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Livermore Lab experiments with Linux

A lab on the cutting edge of nuclear and climate technology looks to Linux as its next major experiment.

Lawrence Livermore National Laboratory is not just a test bed for advanced research into everything from nuclear weapons to climate tracking -- it's also the testing ground for a state-of-the-art storage system. Today the Livermore, Calif., lab finds itself in a beta of a radical new approach to data storage and access, an approach the lab needs in order to conduct its research. If the test succeeds, it will not just introduce new file system storage innovations but will perhaps also confirm that Linux is a viable supercomputer platform choice.

Livermore has teamed up with San Jose, Calif.-based BlueArc Corp. to tackle a persistent challenge that has had no visible solution until now. NFS and NTFS are ubiquitous file system access protocols suited to most mainstream enterprise needs but which are inadequate for the demands of a research organization. Because the lab builds simulation software to test everything from the effectiveness of a nuclear missile to climatic change patterns, it needs computationally intensive applications to store gigantic volumes of data that require quick and easy access.

To help solve these issues the two are turning to a project dubbed "Lustre". Lustre involves the deployment of a collection of 700 Linux nodes, each equipped with dual Intel Pentium 4 processors. The clusters include 64 of BlueArc's network-attached storage (NAS) devices, each carrying 24 disk drives.

The key is an access driver built by BlueArc and called OST-Object Storage Target. The idea is to assign a numbered tag to discrete collections of data that can be retrieved regardless of where in the environment the data is stored or how it is organized.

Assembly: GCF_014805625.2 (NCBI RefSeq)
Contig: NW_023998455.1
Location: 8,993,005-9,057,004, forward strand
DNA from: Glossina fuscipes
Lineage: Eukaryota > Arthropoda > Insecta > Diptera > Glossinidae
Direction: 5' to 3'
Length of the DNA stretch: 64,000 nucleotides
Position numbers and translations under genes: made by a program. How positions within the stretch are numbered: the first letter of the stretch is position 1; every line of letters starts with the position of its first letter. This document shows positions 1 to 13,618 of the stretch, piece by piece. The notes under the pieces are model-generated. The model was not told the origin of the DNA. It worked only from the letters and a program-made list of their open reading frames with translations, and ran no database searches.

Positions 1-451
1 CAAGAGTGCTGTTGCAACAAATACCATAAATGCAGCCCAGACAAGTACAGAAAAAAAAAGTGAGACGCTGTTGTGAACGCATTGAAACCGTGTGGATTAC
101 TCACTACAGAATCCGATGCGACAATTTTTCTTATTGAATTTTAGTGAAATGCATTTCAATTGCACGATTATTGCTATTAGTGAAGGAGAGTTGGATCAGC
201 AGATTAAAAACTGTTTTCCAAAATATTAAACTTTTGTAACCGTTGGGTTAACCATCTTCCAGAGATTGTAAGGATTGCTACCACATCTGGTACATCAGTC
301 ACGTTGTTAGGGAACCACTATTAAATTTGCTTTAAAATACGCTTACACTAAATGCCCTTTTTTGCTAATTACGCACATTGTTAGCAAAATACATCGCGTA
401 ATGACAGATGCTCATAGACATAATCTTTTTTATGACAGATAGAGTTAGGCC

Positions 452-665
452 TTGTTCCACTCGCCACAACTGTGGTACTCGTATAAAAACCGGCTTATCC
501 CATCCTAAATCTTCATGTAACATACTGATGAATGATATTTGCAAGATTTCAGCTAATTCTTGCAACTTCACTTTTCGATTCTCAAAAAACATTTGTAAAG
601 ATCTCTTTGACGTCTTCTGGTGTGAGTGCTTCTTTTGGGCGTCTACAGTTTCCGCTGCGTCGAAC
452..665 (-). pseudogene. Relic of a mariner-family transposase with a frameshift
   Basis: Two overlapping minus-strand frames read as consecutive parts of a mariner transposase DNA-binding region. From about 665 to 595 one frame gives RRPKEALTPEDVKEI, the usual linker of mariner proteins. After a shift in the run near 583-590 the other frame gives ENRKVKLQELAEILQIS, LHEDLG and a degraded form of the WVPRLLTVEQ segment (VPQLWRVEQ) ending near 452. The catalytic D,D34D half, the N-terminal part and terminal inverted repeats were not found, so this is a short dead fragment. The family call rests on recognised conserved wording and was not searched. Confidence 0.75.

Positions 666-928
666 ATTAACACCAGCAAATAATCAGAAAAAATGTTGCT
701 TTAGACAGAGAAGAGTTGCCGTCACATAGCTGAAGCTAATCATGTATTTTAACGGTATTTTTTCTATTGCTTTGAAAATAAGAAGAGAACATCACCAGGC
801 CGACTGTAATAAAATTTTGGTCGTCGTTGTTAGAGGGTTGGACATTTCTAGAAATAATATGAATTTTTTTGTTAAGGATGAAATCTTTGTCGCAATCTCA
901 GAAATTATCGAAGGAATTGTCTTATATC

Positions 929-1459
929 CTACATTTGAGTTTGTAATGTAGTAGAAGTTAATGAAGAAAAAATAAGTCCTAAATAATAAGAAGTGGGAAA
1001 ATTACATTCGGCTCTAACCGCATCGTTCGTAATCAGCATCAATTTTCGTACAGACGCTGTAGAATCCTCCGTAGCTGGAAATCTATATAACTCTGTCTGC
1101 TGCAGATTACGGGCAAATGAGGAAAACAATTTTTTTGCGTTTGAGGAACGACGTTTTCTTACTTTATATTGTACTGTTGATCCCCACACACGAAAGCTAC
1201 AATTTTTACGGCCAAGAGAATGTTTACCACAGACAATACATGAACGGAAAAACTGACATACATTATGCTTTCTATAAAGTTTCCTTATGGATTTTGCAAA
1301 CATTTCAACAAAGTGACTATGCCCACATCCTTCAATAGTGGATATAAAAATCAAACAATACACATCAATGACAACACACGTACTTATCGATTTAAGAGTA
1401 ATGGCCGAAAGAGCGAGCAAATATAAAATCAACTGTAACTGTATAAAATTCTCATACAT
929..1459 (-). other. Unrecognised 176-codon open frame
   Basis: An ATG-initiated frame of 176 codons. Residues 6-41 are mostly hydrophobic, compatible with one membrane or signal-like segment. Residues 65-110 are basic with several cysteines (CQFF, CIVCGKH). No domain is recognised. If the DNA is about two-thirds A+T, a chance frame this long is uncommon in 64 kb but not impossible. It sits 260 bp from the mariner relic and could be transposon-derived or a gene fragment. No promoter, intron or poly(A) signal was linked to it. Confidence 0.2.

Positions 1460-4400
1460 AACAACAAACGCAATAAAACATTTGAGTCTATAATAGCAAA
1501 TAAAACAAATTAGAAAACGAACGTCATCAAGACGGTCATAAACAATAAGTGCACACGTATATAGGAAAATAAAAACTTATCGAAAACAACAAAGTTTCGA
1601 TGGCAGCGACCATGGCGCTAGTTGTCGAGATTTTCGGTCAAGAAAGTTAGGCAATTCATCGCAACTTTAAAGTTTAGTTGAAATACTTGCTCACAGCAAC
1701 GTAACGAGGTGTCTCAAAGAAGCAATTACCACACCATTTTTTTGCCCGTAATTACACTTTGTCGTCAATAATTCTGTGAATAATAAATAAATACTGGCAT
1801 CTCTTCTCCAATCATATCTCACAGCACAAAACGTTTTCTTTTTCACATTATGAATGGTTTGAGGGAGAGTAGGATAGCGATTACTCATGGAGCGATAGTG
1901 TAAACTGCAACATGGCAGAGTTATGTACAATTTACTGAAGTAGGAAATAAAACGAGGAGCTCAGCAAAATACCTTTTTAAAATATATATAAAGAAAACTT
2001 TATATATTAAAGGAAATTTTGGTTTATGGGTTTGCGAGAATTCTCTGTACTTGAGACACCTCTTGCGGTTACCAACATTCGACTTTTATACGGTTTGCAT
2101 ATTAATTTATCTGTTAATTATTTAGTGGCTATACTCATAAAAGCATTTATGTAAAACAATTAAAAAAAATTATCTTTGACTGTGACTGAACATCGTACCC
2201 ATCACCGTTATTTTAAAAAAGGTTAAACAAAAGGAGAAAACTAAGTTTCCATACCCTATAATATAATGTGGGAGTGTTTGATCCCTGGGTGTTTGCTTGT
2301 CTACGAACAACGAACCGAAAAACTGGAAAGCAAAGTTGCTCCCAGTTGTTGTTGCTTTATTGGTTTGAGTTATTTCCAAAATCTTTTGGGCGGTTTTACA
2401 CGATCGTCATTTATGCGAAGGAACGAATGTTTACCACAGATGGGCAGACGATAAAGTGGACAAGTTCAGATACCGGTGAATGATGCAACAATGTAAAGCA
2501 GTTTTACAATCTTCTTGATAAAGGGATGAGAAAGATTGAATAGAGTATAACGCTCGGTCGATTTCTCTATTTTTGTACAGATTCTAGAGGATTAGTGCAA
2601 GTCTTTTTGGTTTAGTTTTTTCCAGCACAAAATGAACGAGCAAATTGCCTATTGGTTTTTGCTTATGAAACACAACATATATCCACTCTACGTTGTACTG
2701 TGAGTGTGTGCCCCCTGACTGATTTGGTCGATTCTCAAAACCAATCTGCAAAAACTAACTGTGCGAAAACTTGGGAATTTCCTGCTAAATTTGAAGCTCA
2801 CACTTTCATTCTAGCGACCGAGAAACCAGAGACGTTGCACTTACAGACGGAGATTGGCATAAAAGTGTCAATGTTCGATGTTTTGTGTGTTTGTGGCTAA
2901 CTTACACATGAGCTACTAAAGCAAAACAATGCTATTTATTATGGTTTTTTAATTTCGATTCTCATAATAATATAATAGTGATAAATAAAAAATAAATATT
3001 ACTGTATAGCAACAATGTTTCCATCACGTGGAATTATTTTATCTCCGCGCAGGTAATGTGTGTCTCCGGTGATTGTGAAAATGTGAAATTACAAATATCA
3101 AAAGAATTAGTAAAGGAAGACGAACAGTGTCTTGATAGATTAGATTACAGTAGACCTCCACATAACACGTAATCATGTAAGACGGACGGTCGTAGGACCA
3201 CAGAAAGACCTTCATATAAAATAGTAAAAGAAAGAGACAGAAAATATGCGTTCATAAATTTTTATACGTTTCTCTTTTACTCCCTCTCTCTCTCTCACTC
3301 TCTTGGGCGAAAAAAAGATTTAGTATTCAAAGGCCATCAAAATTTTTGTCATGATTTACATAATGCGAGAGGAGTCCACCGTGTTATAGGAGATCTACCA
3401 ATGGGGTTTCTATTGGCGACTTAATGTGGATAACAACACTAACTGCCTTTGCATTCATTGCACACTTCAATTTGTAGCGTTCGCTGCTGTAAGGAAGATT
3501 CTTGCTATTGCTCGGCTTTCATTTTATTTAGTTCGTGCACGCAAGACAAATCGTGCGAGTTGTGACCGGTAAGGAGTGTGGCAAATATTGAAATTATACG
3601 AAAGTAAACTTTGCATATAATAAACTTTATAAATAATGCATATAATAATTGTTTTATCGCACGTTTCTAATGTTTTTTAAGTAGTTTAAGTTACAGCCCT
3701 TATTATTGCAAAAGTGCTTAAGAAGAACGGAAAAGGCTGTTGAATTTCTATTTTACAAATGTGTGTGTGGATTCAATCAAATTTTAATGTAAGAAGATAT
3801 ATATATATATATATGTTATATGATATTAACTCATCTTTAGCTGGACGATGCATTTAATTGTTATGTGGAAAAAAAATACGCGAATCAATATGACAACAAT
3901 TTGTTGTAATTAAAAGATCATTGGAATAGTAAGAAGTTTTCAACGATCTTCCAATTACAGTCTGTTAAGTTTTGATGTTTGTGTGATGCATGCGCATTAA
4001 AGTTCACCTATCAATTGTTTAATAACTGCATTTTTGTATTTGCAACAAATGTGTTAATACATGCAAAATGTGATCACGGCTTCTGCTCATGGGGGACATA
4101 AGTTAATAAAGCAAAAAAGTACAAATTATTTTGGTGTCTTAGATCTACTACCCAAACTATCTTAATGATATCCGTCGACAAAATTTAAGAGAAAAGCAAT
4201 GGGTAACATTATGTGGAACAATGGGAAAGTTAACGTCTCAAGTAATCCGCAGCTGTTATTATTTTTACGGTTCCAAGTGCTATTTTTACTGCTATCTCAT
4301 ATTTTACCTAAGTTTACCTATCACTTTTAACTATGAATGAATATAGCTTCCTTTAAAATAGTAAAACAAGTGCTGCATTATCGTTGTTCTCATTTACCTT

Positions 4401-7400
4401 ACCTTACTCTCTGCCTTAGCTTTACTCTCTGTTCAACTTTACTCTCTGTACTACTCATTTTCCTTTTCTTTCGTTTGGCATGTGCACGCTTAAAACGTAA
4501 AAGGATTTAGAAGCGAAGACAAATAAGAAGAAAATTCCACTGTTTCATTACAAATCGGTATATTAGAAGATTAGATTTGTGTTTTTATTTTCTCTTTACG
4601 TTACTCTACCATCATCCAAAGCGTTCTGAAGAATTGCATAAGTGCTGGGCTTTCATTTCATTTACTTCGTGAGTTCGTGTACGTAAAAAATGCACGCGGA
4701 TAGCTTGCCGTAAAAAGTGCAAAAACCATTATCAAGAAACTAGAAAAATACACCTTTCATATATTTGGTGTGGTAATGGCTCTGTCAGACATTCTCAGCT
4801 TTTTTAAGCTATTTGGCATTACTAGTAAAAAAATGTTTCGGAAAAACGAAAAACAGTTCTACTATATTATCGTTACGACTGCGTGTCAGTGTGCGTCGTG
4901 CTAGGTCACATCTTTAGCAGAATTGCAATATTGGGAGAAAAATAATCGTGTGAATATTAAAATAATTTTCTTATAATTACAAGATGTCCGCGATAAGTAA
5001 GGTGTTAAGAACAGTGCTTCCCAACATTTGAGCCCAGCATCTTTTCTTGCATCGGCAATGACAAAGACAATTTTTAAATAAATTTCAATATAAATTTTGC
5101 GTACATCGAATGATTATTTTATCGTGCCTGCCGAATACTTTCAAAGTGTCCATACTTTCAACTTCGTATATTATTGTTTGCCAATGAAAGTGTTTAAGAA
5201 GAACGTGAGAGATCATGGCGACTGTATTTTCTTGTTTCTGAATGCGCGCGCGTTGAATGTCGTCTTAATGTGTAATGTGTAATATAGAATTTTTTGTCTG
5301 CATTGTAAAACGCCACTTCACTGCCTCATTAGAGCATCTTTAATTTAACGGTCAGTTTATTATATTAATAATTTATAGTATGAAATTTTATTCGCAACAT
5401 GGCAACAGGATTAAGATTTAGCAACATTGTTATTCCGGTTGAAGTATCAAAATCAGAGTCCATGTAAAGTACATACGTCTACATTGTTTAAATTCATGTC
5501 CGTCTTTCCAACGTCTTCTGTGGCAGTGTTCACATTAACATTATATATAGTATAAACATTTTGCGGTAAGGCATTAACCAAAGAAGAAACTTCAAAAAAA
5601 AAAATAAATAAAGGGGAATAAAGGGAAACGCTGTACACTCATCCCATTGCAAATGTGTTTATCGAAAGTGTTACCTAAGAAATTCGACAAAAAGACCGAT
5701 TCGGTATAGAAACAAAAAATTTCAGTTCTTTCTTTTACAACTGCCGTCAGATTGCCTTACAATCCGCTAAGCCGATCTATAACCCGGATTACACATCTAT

Dr. Geoff Barrall, CTO, BlueArc Corporation, uses an analogy involving a person checking his hat or coat. When the patron retrieves his belongings, the employee returns the items, with no concern as to what the items actually are. In the same way, OST tags information that needs to be stored and assigns a unique identifier to it. The information could be text or images. "Machines always remember everything. So we give the machine a number (the ticket). We can have a very efficient way of storing data that doesn't require directories," says Barrall, adding that the ticket can be viewed as a metadata-defining data structure. The user turns in the ticket to retrieve data perhaps distributed throughout a collection of file servers.

Given the scope and intensity of data creation, access and storage at the lab, officials there needed to ensure that scientist productivity is not compromised by an ill-equipped infrastructure. "Typically, in the past, every time we brought in a new cluster it had associated with it its own disk resources, and the way we communicated between the computational engine and the visualization engine where we have long-term storage of data was through FTP," says Mark Seager, a manager in the advanced simulation and computing effort at Livermore. "That has proven cumbersome and very slow. We ended up making multiple copies of the data."

The lab is moving quickly from giga scale data sets to terabyte data sets, and petabyte data sets are planned for 2004. Seager saw immediately that the lab needed a new paradigm in file access.

"The network really is the computer, and the file system lives on the network and the computing resources plug into that file system in a scalable way. That's very difficult to do today without a scalable file system," says Seager. The lab wants to scale the amount of storage and scale the amount of bandwidth to an application. The effective throughput of OST-based access is 128G bits per second, so it becomes abundantly clear that the network could end up being the new choke point. The technology allows for better bandwidth management as well. "Lustre allows us to scale across the enterprise parallel bandwidth to a single application," he says.

While Livermore's circumstances might be unique, BlueArc insists there is a larger market for its file access and storage technology tied to a supercomputer consisting of islands of Linux boxes. Barrall says that any industry that involves a lot of mathematical computation is ripe for a more efficient file access system. Such industries include life sciences, oil and gas exploration, and movie post-production.

"What's great for the enterprise is if they can have a global file system so that all the servers look the same as each other," says Barrall. "When the user accesses the data they don't care which server they go to. They just get the fast access to the data."

This would be good news for companies considering a big commitment to Linux as an alternative to Windows or proprietary Unix platforms.

For more information on Livermore labs, take a look at its Web site.

For more on BlueArc, find information here.

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